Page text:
Fit City Texas: Kids in Motion Camp stresses exercise, eating right

SMITH COUNTY (KYTX) - Convincing some kids that exercise is fun can be a tough sell, but that's what ETMC's "Kids in Motion Camp" is all about.

CBS 19's Dana Hughey shows us how the kids are learning a healthy life lesson.

This camp is all about fun. So it works for the very athletic and those who don't want to play sports.

The goal really is to expose 8 to 12 year olds to a variety of activities and nutritious foods, so they can start making healthy choices on their own.

It's not often you'll catch a kid in class willingly over the summer, but these campers at Kids in Motion are soaking up the knowledge.

"Really it is just about having fun and doing your best to not just sit on the couch and watch TV," says Aidan Ebert.  "It's about being active really."

In this class, campers are learning how to become nutrition detectives with five simple clues that they'll take home on a magnet.

First, don't be fooled by big letters on the front of the package.

The first ingredient on the list is always the biggest. Avoid partially hydrogenated oil and high-fructose corn-syrup, as well as foods with a long list of ingredients, and fiber is your friend.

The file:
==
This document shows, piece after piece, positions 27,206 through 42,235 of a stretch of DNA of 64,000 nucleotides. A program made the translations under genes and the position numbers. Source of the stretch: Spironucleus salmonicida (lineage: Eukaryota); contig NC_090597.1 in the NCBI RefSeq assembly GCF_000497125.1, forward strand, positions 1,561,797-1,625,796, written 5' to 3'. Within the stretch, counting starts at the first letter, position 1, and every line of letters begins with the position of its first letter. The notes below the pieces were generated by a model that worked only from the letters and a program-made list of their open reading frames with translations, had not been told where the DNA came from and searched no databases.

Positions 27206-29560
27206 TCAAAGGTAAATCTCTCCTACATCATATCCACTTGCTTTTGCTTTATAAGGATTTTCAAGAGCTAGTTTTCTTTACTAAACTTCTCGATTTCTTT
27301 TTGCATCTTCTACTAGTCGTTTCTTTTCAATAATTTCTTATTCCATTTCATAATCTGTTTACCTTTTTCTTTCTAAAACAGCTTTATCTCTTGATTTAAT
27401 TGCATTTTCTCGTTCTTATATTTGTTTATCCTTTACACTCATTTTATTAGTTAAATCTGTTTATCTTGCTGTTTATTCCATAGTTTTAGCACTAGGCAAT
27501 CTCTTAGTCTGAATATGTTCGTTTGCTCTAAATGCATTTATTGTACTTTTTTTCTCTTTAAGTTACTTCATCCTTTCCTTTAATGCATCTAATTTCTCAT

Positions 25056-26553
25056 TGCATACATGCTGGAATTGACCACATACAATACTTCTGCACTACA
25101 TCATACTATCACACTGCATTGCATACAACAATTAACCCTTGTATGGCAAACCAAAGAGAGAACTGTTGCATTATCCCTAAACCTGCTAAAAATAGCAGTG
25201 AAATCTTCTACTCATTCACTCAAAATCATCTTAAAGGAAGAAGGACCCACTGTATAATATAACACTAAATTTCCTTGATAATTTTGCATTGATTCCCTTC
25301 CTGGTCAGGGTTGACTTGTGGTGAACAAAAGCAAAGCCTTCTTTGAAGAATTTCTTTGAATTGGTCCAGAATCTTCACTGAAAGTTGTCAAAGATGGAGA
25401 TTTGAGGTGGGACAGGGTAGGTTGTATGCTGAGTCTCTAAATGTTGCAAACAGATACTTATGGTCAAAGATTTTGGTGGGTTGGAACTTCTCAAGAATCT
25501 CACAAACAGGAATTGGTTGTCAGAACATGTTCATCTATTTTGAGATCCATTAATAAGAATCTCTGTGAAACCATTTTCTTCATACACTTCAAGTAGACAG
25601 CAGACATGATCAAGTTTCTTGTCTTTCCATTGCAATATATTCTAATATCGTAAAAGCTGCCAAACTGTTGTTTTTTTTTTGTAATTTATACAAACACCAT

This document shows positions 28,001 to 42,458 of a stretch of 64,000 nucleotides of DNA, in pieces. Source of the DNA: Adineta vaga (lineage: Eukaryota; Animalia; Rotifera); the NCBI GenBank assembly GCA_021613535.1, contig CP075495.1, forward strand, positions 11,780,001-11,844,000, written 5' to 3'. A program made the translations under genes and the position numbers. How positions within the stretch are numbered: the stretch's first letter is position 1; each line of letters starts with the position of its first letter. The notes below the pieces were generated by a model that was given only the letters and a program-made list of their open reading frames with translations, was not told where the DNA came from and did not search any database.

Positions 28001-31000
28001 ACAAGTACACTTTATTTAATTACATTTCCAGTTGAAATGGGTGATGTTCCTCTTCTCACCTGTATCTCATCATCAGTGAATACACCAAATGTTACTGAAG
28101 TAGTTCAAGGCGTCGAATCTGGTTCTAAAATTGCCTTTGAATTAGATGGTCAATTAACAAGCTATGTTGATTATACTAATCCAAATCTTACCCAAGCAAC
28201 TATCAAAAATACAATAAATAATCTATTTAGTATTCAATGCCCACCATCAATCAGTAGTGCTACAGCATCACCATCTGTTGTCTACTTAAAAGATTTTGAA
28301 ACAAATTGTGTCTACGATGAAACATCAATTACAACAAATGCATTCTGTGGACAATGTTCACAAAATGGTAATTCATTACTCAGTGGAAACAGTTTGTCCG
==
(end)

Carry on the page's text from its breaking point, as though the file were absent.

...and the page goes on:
"Well it's something new to learn, says Bela Gage.  "You get to do new stuff and I have never done pilates before."

Like the name "Kids in Motion" suggests, trainers are introducing them to new, and tried and true ways to move - aerobics, zumba, running, stretching, even self defense.

"So it kind of gets them interested in different forms of exercise, instead of only sport based activities. Not all kids are athletes, but all kids can be active," says Cassie Ebert, ETMC Olympic Center Exercise Specialist.

At the end of the week, instructors hope this, "Kids will not think of certain health aspects as boring or time consuming," says Ebert. 

Instead, instructors want the kids to walk away with a more positive view on fitness and food.

They always have healthy snacks at kids in motion camp, but here's the key. The trainers encourage the kids to give it a try, but don't force them to eat it. And many times they do like it. That takes a little pressure off parents at home battling picky eaters.


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